Occupational Therapy: Alzheimer’s Disease and Related Disorders in Occupational Therapy Practice, 2nd edition

39.95
Online
About the Author
Patricia Schaber, PhD, OTR/L, FAOTA, was a faculty practitioner and research coordinator in the Memory Clinic at the University of Minnesota Medical Center-Fairview, the clinical arm of the N. Bud Grossman Center for Memory Research and Care. She is an associate professor in the Program in Occupational Therapy at the University of Minnesota. She authored the 2010 Occupational Therapy Practice Guidelines for Adults with Alzheimer’s Disease and Related Disorders and a chapter on
dementia in Occupational Therapy in Mental Health: A Vision for Participation. She currently serves on the Medical and Scientific Advisory Council for the Minnesota-North Dakota Chapter of the
Alzheimer’s Association. She was employed for 13 years in geriatric occupational therapy in long-term care, home health care, and activities programming. She has a PhD in family social science, with a minor in aging research, from the University of Minnesota. Patricia Schaber has disclosed that she has no significant financial or other conflicts of interest pertaining to this course book.

Occupational Therapy Planner: Elizabeth D. DeIuliis, OTD, MOT, OTR/L
The planner who worked on this continuing education activity has disclosed that she has no significant financial or other conflicts of interest pertaining to this course book.

Learning Objectives
  • Differentiate between Alzheimer’s disease and related neurocognitive disorders, including diagnostic criteria and brain neuroanatomy.
  • Identify the diagnostic considerations and medical management for Alzheimer’s disease.
  • List the risk factors and behavioral symptoms for Alzheimer’s disease.
  • Describe caregiver support and family-centered care for Alzheimer’s disease.
  • Describe the process used by occupational therapy professionals to screen and evaluate clients with Alzheimer’s disease.
  • Describe the interventions that occupational therapy professionals provide for clients with Alzheimer’s disease.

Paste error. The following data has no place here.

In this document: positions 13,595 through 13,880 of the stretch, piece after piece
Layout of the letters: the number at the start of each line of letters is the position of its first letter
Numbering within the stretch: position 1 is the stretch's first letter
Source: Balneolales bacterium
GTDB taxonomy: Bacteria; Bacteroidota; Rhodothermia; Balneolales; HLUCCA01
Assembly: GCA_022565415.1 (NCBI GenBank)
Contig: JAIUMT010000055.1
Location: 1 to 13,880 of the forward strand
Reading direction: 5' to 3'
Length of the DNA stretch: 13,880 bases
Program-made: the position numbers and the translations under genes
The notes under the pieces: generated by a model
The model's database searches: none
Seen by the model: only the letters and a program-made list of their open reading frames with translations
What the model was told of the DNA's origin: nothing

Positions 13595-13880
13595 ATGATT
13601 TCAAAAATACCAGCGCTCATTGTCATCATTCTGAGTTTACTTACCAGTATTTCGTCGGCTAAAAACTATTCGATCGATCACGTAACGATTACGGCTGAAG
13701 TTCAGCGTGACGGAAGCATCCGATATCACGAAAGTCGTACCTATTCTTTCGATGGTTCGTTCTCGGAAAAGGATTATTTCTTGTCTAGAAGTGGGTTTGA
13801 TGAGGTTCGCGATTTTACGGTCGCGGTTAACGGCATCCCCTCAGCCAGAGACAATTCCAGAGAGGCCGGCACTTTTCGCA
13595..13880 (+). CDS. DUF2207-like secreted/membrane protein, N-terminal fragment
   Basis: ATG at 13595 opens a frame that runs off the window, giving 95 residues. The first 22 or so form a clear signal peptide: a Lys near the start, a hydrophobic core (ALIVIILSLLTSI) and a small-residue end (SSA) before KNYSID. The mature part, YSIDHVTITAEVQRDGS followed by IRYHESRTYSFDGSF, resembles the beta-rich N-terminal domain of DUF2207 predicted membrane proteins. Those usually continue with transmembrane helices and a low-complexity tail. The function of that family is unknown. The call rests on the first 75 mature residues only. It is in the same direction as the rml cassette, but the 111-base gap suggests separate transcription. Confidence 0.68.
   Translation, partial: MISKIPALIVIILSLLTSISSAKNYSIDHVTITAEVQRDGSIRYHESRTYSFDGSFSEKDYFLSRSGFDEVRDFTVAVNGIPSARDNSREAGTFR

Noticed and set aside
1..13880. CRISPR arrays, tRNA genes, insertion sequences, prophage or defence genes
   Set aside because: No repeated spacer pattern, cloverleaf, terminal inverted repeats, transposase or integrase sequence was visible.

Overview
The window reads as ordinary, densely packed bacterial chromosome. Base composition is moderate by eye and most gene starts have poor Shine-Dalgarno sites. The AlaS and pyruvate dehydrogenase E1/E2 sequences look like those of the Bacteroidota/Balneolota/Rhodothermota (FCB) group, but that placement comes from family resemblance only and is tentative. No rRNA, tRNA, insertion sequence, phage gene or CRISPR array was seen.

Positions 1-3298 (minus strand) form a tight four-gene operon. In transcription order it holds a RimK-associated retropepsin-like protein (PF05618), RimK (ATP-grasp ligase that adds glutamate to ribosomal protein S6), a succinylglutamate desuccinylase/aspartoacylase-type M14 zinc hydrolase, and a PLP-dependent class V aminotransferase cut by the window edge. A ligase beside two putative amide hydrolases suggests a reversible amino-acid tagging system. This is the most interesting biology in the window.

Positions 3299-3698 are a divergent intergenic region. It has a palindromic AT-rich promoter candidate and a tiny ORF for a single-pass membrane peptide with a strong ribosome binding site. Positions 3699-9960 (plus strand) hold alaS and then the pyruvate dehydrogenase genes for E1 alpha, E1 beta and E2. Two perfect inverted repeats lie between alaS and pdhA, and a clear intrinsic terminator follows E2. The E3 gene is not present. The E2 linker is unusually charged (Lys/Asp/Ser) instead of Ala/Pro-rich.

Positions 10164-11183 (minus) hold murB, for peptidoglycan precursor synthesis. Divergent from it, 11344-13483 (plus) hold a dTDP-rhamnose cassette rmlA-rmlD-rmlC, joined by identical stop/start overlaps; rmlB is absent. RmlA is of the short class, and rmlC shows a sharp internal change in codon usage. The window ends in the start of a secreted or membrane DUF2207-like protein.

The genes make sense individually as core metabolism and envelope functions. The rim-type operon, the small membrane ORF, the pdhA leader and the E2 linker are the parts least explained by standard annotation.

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Occupational Therapy: Alzheimer’s Disease and Related Disorders in Occupational Therapy Practice, 2nd edition

39.95
About the Author
Patricia Schaber, PhD, OTR/L, FAOTA, was a faculty practitioner and research coordinator in the Memory Clinic at the University of Minnesota Medical Center-Fairview, the clinical arm of the N. Bud Grossman Center for Memory Research and Care. She is an associate professor in the Program in Occupational Therapy at the University of Minnesota. She authored the 2010 Occupational Therapy Practice Guidelines for Adults with Alzheimer’s Disease and Related Disorders and a chapter on
dementia in Occupational Therapy in Mental Health: A Vision for Participation. She currently serves on the Medical and Scientific Advisory Council for the Minnesota-North Dakota Chapter of the
Alzheimer’s Association. She was employed for 13 years in geriatric occupational therapy in long-term care, home health care, and activities programming. She has a PhD in family social science, with a minor in aging research, from the University of Minnesota. Patricia Schaber has disclosed that she has no significant financial or other conflicts of interest pertaining to this course book.

Occupational Therapy Planner: Elizabeth D. DeIuliis, OTD, MOT, OTR/L
The planner who worked on this continuing education activity has disclosed that she has no significant financial or other conflicts of interest pertaining to this course book.

Learning Objectives
  • Differentiate between Alzheimer’s disease and related neurocognitive disorders, including diagnostic criteria and brain neuroanatomy.
  • Identify the diagnostic considerations and medical management for Alzheimer’s disease.
  • List the risk factors and behavioral symptoms for Alzheimer’s disease.
  • Describe caregiver support and family-centered care for Alzheimer’s disease.
  • Describe the process used by occupational therapy professionals to screen and evaluate clients with Alzheimer’s disease.
  • Describe the interventions that occupational therapy professionals provide for clients with Alzheimer’s disease.